I will not attempt to repeat that, but the TM’s Members’ Magazine described Wertime as a “collector, dealer and writer” who would “discuss the possible origins and evolution of pile weaving in the ancient New East.”  It said further that “special attention will be paid to the continuation of ‘fossilized’ forms among tribal and nomadic peoples into the twentieth century.”

John’s program reprised and elaborated on his treatment of this subject in his seminal article “Back to Basics,” in Hali 100.



John began by recounting how his personal history sparked his eventual interest in the likely origins of pile weaving.

Wertime lived in Iran in Teheran in 1968-76.  He was a founding member of the Teheran Rug Society and associated with a number of knowledgeable and influential people there, including Jenny Housego and Parviz Tanavoli.  John said that this time was a “golden era for Westerners, as a great many textiles became visible in the market.  He was interested in various areas (for example, metal work) but the great variety of types of flat weaves especially drew his attention.

Returning from Iran, he worked with Irene Emory, the great student of the structures of fabrics, and published a piece on flat-woven structures.  Then, an article on weft-wrapping led to an interest in pile structures. The discovery of the quite sophisticated pile Pazyryk rug dated to 300 B.C., suggested a much earlier history.  Wertime has drawn on the work of Elizabeth Barber,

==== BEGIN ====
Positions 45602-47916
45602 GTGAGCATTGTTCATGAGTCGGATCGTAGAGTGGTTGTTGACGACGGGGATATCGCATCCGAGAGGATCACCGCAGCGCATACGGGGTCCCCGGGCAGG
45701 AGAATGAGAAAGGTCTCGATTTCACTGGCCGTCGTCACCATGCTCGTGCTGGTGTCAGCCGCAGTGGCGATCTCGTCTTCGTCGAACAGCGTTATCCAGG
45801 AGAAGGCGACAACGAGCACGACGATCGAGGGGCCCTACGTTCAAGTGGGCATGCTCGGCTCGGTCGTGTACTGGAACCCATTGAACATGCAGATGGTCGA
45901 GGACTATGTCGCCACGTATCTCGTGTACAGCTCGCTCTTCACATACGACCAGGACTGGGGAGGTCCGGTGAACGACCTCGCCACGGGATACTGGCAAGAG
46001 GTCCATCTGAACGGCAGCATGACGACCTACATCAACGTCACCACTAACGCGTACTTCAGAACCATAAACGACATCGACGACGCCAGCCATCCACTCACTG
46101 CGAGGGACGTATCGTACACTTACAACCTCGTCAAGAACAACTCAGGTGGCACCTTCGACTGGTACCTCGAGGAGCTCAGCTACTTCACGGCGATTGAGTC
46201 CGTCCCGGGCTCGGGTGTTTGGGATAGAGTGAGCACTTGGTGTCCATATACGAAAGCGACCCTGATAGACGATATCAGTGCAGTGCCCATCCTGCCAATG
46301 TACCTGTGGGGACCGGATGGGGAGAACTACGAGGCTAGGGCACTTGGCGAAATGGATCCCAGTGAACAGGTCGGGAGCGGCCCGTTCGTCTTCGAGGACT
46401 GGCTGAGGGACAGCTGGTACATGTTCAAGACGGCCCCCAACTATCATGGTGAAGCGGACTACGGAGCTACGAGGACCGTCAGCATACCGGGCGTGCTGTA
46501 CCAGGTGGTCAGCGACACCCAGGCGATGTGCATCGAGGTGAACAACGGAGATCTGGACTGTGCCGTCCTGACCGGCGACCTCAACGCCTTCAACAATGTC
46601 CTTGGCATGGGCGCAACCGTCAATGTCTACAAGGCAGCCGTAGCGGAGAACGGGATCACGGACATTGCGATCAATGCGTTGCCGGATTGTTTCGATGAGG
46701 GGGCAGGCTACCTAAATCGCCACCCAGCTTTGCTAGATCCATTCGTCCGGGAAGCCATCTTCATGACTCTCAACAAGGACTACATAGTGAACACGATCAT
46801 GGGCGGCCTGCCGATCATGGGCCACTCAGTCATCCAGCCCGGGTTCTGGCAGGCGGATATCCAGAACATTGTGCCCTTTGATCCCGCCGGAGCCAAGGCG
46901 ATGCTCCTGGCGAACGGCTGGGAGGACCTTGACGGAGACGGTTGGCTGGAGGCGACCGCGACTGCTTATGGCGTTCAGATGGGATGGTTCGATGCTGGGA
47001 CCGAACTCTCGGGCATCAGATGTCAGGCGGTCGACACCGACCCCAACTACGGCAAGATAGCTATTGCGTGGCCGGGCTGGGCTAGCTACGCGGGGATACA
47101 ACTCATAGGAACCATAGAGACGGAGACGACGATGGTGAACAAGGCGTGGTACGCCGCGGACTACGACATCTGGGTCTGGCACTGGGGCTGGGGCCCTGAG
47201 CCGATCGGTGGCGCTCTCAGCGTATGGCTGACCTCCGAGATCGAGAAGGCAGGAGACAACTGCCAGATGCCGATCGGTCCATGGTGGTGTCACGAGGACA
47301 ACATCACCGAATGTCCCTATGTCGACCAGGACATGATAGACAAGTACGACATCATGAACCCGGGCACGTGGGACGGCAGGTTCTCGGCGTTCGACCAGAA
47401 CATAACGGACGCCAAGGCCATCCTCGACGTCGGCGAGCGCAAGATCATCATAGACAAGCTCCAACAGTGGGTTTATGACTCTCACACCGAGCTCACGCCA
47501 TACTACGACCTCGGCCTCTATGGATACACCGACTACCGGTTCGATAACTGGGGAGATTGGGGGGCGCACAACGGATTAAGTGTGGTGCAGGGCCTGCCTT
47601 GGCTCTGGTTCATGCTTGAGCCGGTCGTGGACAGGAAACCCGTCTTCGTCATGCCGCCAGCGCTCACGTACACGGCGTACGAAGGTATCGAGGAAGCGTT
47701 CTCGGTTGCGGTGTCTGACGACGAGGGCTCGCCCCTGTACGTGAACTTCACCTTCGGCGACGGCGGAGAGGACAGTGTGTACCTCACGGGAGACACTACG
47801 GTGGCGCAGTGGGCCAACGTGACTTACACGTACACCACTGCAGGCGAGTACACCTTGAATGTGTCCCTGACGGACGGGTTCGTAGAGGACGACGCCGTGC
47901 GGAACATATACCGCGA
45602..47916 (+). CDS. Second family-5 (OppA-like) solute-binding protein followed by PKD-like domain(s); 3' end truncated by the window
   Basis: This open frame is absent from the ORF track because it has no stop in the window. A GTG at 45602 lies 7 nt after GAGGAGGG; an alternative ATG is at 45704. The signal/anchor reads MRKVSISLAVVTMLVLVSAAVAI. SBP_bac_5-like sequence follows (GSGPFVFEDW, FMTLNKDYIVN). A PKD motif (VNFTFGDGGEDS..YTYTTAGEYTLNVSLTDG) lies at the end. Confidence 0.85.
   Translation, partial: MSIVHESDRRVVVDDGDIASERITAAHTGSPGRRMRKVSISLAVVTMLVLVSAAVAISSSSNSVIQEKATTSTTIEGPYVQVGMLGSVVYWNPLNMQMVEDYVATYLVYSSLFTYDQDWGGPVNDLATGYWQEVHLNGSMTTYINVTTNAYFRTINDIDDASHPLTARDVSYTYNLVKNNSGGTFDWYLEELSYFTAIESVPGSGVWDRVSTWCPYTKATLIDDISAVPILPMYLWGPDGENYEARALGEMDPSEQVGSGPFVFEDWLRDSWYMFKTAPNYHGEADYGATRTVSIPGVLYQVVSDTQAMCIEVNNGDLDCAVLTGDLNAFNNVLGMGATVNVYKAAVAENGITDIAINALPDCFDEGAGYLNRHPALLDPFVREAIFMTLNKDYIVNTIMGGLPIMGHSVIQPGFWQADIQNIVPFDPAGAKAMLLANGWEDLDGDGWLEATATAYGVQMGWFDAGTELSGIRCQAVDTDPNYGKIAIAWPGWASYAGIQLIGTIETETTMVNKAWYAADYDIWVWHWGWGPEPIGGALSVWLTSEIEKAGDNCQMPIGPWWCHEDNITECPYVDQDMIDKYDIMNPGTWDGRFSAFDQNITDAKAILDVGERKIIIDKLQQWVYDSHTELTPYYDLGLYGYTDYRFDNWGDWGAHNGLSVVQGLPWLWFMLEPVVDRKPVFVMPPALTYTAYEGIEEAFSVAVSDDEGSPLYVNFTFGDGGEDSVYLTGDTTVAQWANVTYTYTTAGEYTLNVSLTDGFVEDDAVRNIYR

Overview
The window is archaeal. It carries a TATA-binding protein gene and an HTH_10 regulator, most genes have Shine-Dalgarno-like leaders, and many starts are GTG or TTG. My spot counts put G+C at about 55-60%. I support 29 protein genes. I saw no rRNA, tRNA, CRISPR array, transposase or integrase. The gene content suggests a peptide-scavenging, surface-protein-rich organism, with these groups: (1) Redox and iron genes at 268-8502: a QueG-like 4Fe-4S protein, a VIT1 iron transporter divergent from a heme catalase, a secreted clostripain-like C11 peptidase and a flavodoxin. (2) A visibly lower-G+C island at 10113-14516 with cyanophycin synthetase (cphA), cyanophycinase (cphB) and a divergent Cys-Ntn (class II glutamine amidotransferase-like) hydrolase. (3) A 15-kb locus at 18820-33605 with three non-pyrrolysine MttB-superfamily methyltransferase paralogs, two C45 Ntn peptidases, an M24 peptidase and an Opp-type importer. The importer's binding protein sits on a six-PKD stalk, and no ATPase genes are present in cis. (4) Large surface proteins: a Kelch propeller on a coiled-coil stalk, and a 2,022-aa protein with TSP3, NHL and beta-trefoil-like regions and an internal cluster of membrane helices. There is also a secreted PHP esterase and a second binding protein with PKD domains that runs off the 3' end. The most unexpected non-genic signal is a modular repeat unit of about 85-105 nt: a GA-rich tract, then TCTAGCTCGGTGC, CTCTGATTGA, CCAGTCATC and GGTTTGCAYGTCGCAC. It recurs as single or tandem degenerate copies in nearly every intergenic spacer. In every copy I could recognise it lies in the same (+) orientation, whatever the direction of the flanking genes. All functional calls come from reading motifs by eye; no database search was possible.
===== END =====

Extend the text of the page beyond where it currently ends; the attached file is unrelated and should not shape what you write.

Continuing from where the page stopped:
whose research and writings have mapped a great deal of this earlier period.

Wertime acknowledged that the study of the origins of pile weaving is speculative, but thinks that a possible chronology can be constructed on plausible arguments.  He distinguished “chronological age” from “conceptual age.”  He also thinks that glimpses of some of the early pile structures may still be visible in rugs woven in the 20th century, and in some types being woven even today.  He quoted a passage to this effect from something written in 1931.